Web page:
Appeal Seeks to Confirm Under PRA Law That Agencies May Not Ignore Evidence of Responsive Records
Los Angeles, CA – The non-profit Consumer Watchdog has filed an appeal in its California Public Records Act (“PRA”) lawsuit against Insurance Commissioner Ricardo Lara and the California Department of Insurance.
According to the lawsuit, the Department failed to search for records of meetings and communications with worker’s compensation insurer Applied Underwriters (“Applied”) and three other companies involved in a government corruption scandal.
Consumer Watchdog appealed a ruling by Superior Court Judge Mitchell Beckloff, arguing the trial court committed reversible error in determining that under the PRA an agency need not follow up on evidence of additional records discovered in the course of its own search.
Download Consumer Watchdog’s brief.
“Our California Constitution guarantees the public’s access to government records. Yet, state agencies routinely abuse disclosure laws,” said Consumer Watchdog Litigation Director Jerry Flanagan. “We hope the Court of Appeal will send a clear message that state agencies must not be allowed to ignore clear evidence of public records. Access to information concerning the conduct of the people’s business is a critical weapon in the fight against government corruption.”
In early 2019, individuals linked to Applied and three other companies made at least $54,300 in campaign contributions to Commissioner Lara’s 2022 re-election campaign. Some of the contributions were made in the names of relatives of company executives, apparently to hide their true sources. Commissioner Lara then ordered Administrative Law Judges to reverse their prior orders in at least four proceedings pending before the Department to benefit Applied. Applied also stood to gain if Commissioner Lara approved the sale of Applied’s affiliate, California Insurance Company.
In the wake of statewide news reports of the pay-to-play scandal, Consumer Watchdog filed two PRA requests with the Department seeking communications and meeting records.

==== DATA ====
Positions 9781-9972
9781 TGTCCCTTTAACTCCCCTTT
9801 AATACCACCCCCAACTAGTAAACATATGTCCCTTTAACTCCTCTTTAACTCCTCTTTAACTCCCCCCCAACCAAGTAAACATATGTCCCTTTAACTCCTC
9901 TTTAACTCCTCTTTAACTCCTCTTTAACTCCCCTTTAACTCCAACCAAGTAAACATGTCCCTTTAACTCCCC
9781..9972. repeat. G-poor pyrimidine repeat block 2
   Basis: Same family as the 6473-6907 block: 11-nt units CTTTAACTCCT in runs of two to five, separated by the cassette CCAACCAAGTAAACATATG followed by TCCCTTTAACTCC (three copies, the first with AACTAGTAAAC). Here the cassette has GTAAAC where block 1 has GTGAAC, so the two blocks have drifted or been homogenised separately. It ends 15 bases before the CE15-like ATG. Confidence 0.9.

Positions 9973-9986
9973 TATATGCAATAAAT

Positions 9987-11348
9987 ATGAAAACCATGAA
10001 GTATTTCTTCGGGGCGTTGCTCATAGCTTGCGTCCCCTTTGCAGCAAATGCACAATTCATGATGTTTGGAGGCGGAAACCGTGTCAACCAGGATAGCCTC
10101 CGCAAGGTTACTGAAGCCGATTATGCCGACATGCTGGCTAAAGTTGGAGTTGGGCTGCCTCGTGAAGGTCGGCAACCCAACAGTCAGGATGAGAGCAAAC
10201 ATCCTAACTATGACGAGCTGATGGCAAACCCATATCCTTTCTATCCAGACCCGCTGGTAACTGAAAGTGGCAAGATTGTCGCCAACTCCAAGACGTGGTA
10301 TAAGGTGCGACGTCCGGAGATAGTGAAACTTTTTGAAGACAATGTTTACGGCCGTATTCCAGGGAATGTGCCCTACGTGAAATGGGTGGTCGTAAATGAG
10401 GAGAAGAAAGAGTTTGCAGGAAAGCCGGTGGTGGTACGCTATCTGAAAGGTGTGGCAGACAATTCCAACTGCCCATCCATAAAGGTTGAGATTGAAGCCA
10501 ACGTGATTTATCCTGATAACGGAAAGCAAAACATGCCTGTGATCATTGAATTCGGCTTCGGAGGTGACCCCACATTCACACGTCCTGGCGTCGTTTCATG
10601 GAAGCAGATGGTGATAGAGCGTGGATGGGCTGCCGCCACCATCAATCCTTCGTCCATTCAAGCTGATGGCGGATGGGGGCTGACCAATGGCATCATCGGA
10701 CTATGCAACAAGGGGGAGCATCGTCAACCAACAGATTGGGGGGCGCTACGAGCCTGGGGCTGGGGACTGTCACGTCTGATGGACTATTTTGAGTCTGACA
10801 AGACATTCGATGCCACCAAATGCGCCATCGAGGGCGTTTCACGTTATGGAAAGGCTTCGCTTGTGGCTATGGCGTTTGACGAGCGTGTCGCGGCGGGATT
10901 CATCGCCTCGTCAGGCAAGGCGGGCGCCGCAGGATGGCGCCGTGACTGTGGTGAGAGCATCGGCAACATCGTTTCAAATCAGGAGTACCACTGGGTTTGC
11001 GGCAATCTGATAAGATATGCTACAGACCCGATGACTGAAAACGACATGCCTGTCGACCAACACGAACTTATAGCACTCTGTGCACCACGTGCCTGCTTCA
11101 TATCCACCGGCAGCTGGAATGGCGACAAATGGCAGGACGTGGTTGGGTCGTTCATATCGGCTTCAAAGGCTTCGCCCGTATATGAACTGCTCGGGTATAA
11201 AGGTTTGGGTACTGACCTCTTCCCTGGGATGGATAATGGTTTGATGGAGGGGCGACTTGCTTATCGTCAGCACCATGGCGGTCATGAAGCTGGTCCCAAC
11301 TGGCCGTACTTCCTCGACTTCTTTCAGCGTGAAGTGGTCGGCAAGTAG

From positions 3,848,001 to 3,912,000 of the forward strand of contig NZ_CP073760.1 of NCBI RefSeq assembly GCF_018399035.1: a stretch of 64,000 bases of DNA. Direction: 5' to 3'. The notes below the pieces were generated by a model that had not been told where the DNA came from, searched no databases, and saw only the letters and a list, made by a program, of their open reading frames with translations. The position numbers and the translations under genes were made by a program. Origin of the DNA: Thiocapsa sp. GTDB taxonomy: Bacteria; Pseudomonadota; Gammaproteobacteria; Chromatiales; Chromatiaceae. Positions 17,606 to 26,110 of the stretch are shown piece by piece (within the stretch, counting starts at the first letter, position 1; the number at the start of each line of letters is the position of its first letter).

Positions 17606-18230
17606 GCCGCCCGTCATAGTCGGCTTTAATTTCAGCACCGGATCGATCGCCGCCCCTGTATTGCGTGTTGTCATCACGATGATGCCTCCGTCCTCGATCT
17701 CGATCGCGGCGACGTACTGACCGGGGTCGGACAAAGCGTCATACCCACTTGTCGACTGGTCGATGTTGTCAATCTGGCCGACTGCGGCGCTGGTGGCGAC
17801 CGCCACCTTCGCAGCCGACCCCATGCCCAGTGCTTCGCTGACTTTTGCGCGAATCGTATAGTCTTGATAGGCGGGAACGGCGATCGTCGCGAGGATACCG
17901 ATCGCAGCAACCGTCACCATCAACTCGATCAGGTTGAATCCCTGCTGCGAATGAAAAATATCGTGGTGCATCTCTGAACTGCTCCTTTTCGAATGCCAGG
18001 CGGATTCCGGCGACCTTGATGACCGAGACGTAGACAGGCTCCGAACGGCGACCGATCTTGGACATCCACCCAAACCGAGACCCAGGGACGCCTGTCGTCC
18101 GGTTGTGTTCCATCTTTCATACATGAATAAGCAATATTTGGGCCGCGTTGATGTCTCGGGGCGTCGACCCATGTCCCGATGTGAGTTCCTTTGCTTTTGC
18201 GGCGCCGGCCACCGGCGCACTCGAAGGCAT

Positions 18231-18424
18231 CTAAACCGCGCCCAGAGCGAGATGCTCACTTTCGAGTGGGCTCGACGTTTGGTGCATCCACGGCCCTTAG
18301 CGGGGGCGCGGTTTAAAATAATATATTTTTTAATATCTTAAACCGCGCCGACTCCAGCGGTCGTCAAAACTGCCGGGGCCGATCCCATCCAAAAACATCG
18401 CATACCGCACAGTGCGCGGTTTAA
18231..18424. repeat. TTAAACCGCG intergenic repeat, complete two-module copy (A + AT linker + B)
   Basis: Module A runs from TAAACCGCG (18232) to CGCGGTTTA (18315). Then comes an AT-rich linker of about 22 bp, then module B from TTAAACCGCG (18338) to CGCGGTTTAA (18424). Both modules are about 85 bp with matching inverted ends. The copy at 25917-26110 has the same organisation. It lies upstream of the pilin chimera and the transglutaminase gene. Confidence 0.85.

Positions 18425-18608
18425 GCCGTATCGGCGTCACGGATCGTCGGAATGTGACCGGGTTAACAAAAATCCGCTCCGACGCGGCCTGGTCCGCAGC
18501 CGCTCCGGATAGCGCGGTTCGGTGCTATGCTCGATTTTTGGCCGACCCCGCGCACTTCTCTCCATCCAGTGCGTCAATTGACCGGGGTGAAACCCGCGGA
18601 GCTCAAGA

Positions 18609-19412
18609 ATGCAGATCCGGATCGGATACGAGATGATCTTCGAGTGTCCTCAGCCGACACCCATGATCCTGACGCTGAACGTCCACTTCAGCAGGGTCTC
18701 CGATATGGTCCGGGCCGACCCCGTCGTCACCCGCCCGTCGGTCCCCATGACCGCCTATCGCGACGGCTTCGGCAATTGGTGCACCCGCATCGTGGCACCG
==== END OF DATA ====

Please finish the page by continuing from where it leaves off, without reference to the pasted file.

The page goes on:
Because Consumer Watchdog could not and did not know, and still does not know, the names of all the individuals involved, the group sought records relating to certain named individuals as well as any other individuals “employed by or representing” Applied.
The trial court committed reversible error in determining that under the PRA, an agency need not follow up on evidence of additional records discovered in the course of its own search, according Consumer Watchdog’s brief.
As noted in the brief,
“In response to the CPRA requests, the California Department of Insurance . . . produced 60 pages of records regarding meetings with company representatives. The public records produced . . . revealed two individuals . . . who were representing Applied. Moreover, Commissioner Ricardo Lara and senior agency personnel overseeing the search were put on notice through direct communications that at least two other individuals, including former Speaker of the State Assembly-turned-lobbyist Fabian Núñez, were likely representing Applied during the time-period relevant to the CPRA requests. Yet despite those clear leads, the agency failed to update its search terms to determine whether any other responsive records associated with the four individuals existed.”
The trial court also erred by narrowly assessing the reasonableness of the agency’s search for records based on the limited knowledge of the handful of Department staff responsible for responding to Consumer Watchdog’s CPRA requests, rather than agency personnel familiar with the documents.
To remedy these errors and ensure that the public continues to have access to all types of public records, Consumer Watchdog’s appeal requests that the Court of Appeal remand the case to the trial court with instructions on the correct legal standard to apply.
The California Department of Insurance is the largest state agency in the country and is responsible for regulating the $310 billion insurance industry in California. “The public needs transparency to ensure that insurance companies are not receiving special favors from regulators that make coverage more costly,” according to Flanagan.
The appeal, Consumer Watchdog v. Superior Court (Real Parties in Interest Commissioner Ricardo Lara and the Dep. of Insurance) Case No. B326643, is pending in the California Court of Appeal, Second Appellate District in Los Angeles, California.